Difference between revisions of "CDS 140a Winter 2014 Homework 2"
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(a) Show that the unforced system (<amsmath>u = 0</amsmath>) is stable but not asymptotically stable.  (a) Show that the unforced system (<amsmath>u = 0</amsmath>) is stable but not asymptotically stable.  
−  (b)  +  (b) Given <amsmath>x(0) = x_0</amsmath> and <amsmath>u(t) = cos(\omega*t)</amsmath>, solve for the output <amsmath>y(t)</amsmath>. Show that when <amsmath>\omega=1</amsmath> the output is unbounded. 
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Revision as of 05:43, 14 January 2014
R. Murray, D. MacMartin  Issued: 12 Jan 2011 (Tue) 
ACM 101/AM 125b/CDS 140a, Winter 2013  Due: 19 Jan 2011 (Tue) 
Note: In the upper left hand corner of the second page of your homework set, please put the number of hours that you spent on this homework set (including reading).
 Perko, Section 1.8, problem 10
Suppose that the elementary blocks <amsmath>B</amsmath> in the Jordan form of the matrix <amsmath>A</amsmath>, have no ones or <amsmath>I_2</amsmath> blocks off the diagonal, so that they are of the form
<amsmath> B = \begin{bmatrix} \lambda & 0 & 0 & \dots & 0 \\ 0 & \lambda & 0 & \dots & 0 \\ \dots & & & & & \\ 0 & \dots & & \lambda & 0 \\ 0 & \dots & & 0 & \lambda \end{bmatrix} \qquad\text{or}\qquad B = \begin{bmatrix} D & 0 & 0 & \dots & 0 \\ 0 & D & 0 & \dots & 0 \\ \dots & & & & & \\ 0 & \dots & & D & 0 \\ 0 & \dots & & 0 & D \end{bmatrix}, \quad D = \begin{bmatrix} a & b \\ b & a \end{bmatrix}.
</amsmath>(a) Show that if all of the eigenvalues of <amsmath>A</amsmath> have nonpositive real parts, then for each <amsmath>x_0 \in {\mathbb R}^n</amsmath> there is a positive constant <amsmath>M</amsmath> such that <amsmath>x(t) \leq M</amsmath> for all <amsmath>t \geq 0</amsmath> where <amsmath>x(t)</amsmath> is the solution of the initial value problem.
(b) Show via a simple counterexample that this is not true if the Jordan blocks have nonzero off diagonal entries (with the same constraint on the eigenvalues).
 Perko, Section 1.9, problem 3 (modified): Consider the linear system
<amsmath> \dot x = \begin{bmatrix} a & 0 & 0 & 0\\ a & 0 & b & 0 \\ a & 0 & b & 0 \\ a & a & 0 & b \end{bmatrix} x,
</amsmath>where <amsmath>a,\,b > 0</amsmath>.
(a) Compute the solutions to the differential equation. You should provide the matrices used to transform the system to Jordan form along with the appropriate matrix exponential of the relevant Jordan form matrix (you don't need to multiply everything out to get the solution in the original basis).
 Note: you should show the various (regular and generalized) eigenvectors associated with each eigenvalue. OK to check your answer with MATLAB, but be sure to show that you know how to solve it by hand.
(b) Find the stable, unstable and center subspaces for this system (in the original coordinates).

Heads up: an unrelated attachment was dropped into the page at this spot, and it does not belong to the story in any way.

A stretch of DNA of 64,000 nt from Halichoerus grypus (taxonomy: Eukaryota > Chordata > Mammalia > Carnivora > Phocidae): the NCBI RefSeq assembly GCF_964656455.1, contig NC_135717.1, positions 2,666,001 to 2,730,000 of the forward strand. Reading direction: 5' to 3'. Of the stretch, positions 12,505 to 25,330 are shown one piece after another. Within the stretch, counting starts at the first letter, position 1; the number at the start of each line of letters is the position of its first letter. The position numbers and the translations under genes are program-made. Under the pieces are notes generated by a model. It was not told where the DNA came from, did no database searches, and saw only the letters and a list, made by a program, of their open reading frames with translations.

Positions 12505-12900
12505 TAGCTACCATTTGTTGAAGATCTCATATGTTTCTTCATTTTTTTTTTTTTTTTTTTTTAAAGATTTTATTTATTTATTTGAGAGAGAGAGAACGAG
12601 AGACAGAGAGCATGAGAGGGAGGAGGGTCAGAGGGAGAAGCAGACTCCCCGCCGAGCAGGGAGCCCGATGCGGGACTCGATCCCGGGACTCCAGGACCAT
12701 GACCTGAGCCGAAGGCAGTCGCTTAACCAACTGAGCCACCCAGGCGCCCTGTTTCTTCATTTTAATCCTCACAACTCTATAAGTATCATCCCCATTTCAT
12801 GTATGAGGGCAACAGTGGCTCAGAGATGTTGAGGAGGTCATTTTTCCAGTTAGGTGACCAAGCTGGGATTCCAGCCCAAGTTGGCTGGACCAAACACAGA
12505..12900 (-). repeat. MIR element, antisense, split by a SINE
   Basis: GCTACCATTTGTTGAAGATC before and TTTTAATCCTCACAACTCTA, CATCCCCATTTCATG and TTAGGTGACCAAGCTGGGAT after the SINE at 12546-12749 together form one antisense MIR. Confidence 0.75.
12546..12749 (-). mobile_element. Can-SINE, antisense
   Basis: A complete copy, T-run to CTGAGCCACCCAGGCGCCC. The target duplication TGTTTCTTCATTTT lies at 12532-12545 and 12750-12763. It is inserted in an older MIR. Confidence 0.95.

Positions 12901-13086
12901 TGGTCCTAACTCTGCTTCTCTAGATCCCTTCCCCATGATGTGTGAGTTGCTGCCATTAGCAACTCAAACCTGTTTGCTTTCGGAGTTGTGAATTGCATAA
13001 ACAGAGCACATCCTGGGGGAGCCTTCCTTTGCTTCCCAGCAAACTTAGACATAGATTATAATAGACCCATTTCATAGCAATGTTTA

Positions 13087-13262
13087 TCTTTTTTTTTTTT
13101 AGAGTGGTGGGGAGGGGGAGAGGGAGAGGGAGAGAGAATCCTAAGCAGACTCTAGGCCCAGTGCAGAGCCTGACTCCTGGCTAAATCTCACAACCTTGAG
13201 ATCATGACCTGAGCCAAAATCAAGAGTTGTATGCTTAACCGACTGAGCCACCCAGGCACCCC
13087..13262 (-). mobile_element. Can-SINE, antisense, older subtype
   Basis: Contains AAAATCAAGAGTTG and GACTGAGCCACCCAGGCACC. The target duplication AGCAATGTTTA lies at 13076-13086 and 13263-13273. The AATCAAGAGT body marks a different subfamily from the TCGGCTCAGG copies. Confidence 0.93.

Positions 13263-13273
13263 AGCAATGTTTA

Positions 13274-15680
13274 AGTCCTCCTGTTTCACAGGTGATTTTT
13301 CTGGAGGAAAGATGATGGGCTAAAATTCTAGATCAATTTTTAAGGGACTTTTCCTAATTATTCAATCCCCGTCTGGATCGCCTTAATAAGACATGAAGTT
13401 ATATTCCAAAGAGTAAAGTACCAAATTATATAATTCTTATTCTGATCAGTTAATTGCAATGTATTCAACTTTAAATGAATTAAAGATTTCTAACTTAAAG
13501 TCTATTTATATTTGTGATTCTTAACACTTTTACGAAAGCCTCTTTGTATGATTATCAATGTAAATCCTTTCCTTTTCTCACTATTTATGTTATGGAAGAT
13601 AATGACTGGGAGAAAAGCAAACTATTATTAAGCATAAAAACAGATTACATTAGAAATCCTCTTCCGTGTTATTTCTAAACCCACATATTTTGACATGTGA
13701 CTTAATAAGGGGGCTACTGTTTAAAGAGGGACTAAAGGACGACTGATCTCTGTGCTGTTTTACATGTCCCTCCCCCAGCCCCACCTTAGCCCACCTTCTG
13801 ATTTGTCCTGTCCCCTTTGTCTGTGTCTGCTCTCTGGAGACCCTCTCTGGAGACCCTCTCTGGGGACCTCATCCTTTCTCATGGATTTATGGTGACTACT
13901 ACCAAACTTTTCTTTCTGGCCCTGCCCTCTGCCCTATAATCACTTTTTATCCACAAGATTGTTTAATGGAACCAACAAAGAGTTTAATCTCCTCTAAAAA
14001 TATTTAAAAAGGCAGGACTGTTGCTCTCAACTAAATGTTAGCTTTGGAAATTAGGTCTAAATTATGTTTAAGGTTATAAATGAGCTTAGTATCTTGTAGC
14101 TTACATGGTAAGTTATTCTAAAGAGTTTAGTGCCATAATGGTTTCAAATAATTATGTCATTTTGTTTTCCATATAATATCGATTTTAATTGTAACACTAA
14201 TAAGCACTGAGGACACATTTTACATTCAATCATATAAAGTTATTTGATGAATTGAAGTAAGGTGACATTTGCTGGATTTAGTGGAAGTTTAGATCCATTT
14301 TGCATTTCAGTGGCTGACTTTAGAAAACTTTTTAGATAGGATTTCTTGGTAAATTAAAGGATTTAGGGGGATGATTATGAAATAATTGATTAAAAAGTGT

Perko, Section 1.9, problem 5, parts (c), (d1) and (d2): Let <amsmath>A</amsmath> be an <amsmath>n \times n</amsmath> nonsingular matrix and let <amsmath>x(t)</amsmath> be the solution of the initial value problem (1) with <amsmath>x(0) = x_0</amsmath>. Show that
(c) If <amsmath>x_0 \in E^c</amsmath>, <amsmath>x_0 \neq 0</amsmath> and <amsmath>A</amsmath> is semisimple, then there are postive constants <amsmath>m</amsmath> and <amsmath>M</amsmath> such that for all <amsmath>t \in R</amsmath>, <amsmath>m \leq x(t) \leq M</amsmath>; Note: in the book, Perko defines <amsmath>\sim</amsmath> to mean "set subtraction". So <amsmath>E \sim \{0\}</amsmath> in the book is the set <amsmath>E</amsmath> minus the point 0.
 Note: there is a bug in the statement in Perko; use the modified version here
 Hint: put the system into Jordan form; the center subspace is now the set of coordinate directions corresponding to eigenvalues with zero real part.

Consider the system
<amsmath> \frac{dx}{dt} = \begin{bmatrix} 0 & 1 \\ 1 & 0 \end{bmatrix} x + \begin{bmatrix} 0 \\ 1 \end{bmatrix}u, \qquad y = \begin{bmatrix} 1 & 0 \end{bmatrix} x.
</amsmath>(a) Show that the unforced system (<amsmath>u = 0</amsmath>) is stable but not asymptotically stable.
(b) Given <amsmath>x(0) = x_0</amsmath> and <amsmath>u(t) = cos(\omega*t)</amsmath>, solve for the output <amsmath>y(t)</amsmath>. Show that when <amsmath>\omega=1</amsmath> the output is unbounded.
Notes:
 The problems are transcribed above in case you don't have access to Perko. However, in the case of discrepancy, you should use Perko as the definitive source of the problem statement.
 There are a number of problems that can be solved using MATLAB. If you just give the answer with no explanation (or say "via MATLAB"), the TAs will take off points. Instead, you should show how the solutions can be worked out by hand, along the lines of what is done in the textbook. It is fine to check everything with MATLAB.